Bonus story: Lynyrd Skynyrd actually performed a concert on the U of A quad while I was a student there.  How could a band that had most of it’s members die in a plane crash perform a show, you ask?  Well, the band is now a Frankenstein version of past members and new recruits basking in the reflected glory of deceased Van Zants.  Once word got out to all the trailer parks in the tri-state area that the ultimate redneck band would be playing on our campus, the show quickly became a debauched spectacle of drunken white-trashery…so, of course a big group of my friends and I were in attendance…can’t miss what’s sure to be a colossal shit show, right?  The highlight of the event was a middle aged lady asking me and a few buddies to make a human privacy fence around her so she could squat and take a piss right there on the quad.  Y’know, instead of walking the 20 feet to the row of port-o-johns.  Alabama = nothing but class.

Anyway, after graduating and contemplating my future working as an auto parts supplier or sales representative at Woods-N-Water, I succumbed to the pull of bigger and better things and followed the trail blazed by my sister to the big city.  Here I am today, working a corporate job in a cubicle, trying to get into the music industry, and (by virtue of my love for this site and for writing) taking a crack at internet commentary.

After living here three years, I feel like I’ve found kinship with the residents of the city.  It feels like a place that fits me, much better than Alabama, at least.  The further I get from Alabama, though, the more I start to notice my own southern sacred cows.  Take the whole marriage and kids thing, for example.  In NYC people stay single until their mid-late thirties.  There is so much importance placed on the individual: career, growth, ambitions…to get married young would be too self-sacrificial.

Contrast that with Alabama where most of my friends got married younger than 23.  And these days, every time I get on Facebook, I see status updates entitled “Meet Otis” followed by 90 pictures of a newborn.  I have to say, something in me thinks the idea of a little Danny running around sounds appealing…It’s like my Alabama self is long overdue for a wife and kids, while the New Yorker is expecting 5-10 more years of bachelorhood.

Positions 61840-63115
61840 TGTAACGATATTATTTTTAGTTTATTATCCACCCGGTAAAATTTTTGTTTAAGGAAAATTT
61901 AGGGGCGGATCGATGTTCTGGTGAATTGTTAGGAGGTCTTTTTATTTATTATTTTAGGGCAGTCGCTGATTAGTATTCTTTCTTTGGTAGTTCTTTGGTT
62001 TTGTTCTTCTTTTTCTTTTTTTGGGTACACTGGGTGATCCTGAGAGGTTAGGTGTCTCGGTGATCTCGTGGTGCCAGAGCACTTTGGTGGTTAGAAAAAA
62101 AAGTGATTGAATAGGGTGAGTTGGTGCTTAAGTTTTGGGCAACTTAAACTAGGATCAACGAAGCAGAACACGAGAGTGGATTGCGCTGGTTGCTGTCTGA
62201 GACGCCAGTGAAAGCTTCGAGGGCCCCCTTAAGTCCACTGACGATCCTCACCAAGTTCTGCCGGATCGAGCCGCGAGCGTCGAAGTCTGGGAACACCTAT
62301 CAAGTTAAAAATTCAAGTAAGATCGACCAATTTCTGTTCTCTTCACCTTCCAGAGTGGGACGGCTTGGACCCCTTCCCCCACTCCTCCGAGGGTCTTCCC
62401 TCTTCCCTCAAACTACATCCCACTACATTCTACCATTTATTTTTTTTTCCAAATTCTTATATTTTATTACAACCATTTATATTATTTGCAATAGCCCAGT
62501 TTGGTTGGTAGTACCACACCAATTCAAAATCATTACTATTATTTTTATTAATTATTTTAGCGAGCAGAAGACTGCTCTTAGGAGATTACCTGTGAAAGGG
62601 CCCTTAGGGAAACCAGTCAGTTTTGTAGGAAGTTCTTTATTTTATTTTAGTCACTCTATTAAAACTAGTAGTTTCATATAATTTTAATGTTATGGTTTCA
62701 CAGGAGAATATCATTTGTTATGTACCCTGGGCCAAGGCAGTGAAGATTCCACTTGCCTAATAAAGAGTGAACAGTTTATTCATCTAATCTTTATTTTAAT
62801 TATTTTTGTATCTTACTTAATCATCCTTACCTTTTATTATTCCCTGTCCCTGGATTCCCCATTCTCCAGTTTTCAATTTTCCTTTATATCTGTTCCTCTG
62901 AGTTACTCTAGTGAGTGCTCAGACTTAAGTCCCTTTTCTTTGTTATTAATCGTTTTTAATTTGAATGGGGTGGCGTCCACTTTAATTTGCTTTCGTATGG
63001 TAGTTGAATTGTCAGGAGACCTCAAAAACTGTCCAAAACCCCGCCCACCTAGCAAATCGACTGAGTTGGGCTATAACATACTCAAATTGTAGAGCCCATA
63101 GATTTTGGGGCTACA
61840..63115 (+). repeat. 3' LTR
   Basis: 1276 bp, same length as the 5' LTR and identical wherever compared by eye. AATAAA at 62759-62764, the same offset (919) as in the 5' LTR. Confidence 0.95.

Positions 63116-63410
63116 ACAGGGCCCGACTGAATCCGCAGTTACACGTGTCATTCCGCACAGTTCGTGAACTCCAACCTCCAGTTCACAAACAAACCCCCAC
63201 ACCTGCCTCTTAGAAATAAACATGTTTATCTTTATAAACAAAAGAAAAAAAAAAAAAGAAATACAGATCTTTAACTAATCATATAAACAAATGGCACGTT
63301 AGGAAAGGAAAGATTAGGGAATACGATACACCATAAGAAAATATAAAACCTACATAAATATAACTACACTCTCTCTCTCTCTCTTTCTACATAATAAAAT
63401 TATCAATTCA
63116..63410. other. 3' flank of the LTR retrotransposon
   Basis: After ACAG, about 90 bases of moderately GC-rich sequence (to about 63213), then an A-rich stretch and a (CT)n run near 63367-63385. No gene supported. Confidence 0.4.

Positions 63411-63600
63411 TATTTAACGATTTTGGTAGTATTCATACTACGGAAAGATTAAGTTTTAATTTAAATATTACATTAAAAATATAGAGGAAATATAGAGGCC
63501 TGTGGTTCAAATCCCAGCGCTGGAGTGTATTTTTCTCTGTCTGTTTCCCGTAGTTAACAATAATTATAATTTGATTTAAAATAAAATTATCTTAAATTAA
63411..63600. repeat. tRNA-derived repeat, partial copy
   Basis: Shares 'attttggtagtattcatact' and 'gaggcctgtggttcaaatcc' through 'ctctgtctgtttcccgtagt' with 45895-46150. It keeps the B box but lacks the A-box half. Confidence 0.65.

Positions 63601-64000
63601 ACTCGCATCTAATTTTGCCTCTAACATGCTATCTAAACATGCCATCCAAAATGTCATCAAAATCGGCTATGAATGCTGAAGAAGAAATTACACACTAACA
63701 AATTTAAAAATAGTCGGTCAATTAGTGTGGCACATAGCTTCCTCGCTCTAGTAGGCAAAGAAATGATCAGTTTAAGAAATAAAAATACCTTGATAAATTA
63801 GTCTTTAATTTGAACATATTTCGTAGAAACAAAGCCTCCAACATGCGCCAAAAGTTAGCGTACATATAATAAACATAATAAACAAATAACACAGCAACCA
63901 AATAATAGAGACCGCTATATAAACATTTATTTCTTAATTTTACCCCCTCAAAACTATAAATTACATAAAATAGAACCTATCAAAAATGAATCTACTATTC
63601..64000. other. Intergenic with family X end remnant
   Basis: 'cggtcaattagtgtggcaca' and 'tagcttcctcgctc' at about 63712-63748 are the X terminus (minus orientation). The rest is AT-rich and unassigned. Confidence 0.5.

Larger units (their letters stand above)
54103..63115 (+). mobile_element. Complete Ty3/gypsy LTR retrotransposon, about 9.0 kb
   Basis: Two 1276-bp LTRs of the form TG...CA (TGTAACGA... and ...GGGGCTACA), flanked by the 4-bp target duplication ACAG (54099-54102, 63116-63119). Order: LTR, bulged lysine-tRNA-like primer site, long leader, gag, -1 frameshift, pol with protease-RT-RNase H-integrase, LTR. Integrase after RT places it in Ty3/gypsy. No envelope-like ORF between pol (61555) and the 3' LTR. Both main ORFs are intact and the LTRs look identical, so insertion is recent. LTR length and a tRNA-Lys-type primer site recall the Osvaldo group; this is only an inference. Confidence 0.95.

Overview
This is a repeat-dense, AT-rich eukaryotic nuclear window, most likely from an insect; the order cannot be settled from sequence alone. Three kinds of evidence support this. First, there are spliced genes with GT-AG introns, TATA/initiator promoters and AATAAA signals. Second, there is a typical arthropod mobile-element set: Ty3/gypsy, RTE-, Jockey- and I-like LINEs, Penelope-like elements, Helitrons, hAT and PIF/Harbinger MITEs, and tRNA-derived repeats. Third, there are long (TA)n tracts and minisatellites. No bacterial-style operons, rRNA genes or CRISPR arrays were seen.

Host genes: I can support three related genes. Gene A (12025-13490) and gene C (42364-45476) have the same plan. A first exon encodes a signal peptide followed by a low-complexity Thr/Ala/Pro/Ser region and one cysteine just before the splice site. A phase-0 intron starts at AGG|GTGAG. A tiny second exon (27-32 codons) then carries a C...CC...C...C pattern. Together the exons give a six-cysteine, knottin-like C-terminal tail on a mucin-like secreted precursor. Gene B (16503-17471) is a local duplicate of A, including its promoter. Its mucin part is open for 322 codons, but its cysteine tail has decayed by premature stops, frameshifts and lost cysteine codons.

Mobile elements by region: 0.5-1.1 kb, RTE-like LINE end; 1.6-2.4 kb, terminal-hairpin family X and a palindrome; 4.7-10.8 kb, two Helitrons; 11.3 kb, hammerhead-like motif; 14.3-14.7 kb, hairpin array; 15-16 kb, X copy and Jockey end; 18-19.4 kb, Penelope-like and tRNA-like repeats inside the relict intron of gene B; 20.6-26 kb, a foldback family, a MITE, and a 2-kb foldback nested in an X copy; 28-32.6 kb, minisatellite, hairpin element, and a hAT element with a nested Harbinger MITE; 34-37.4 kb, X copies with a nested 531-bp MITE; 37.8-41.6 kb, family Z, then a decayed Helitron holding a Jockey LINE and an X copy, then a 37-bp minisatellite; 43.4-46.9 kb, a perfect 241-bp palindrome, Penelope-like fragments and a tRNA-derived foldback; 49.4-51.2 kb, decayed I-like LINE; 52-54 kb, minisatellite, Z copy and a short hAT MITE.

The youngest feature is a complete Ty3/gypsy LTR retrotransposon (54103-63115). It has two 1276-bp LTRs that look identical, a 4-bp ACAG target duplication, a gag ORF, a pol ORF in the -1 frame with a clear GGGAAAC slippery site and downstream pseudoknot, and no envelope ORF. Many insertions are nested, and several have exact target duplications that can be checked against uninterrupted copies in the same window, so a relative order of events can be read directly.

Bonus side note: Southern people are so family oriented that the latest trend is to create joint Facebook accounts, as in “TomandJenny Smith” or “CletusandBobbieSue Yokel”…I can’t even imagine the testicle-shriveling level of codependency you have to sink to for that to sound like a good idea.

So the battle continues.  On one side, I have my metropolitan self content in the cold shadow of NYC high rises.  On the other side, I can’t help but enjoy football and bluegrass music.  I guess no matter where I live there will always be a nagging voice telling me to buy a tractor and a 12-pack of PBR and have myself a party for one.  Certain roots run too deeply to be exorcised by a move to the big city.

Maybe I’ll never feel like I belong in any specific location, but if I can vent from time to time on the internet, then maybe I will have a home…or at the very least add to the number of societal rejects on the internet.  There can’t be that many of us on the web, can there?



2 Responses to “Hello, Internet…My name is Danny”

  1. Kimberly Says:

    Nice to meet you Danny… I liked your posting a lot! I look forward to following you on WD. Keep up the good work

  2. John Says:

    Well, having lived through most of these experiences with you I am not surprised to read this post. And although a native of Montgomery, Alabama and having said most of those things myself once, I am not surprised to see them reiterated here. I will however add this; it is only now in our adulthood that I can look past the superficial hang-ups of post modern southern culture (of which the media driven CMT inspired redneck caricature is but one part). Montgomery and the south for that matter is very diverse. It is a region with a strong history but also a promising future, a dark past but also healing, rednecks as well as intellectuals. One of it’s historic buildings once held starving union troops captive and now holds young entrepreneurs in comfort within posh riverfront condos. It is magnolias and it is also high-rises. My point? The south like all of us southerners (and southerners at heart) is changing, albeit at its own charmingly slow pace. What is needed now is for it’s own true unique culture to be preserved from exploitation, and slander by the media.
    Excellent post my friend, and very honest regarding your past. Few will know what it took to be written. All the best to you my friend, and have a glass of iced sweet tea for me.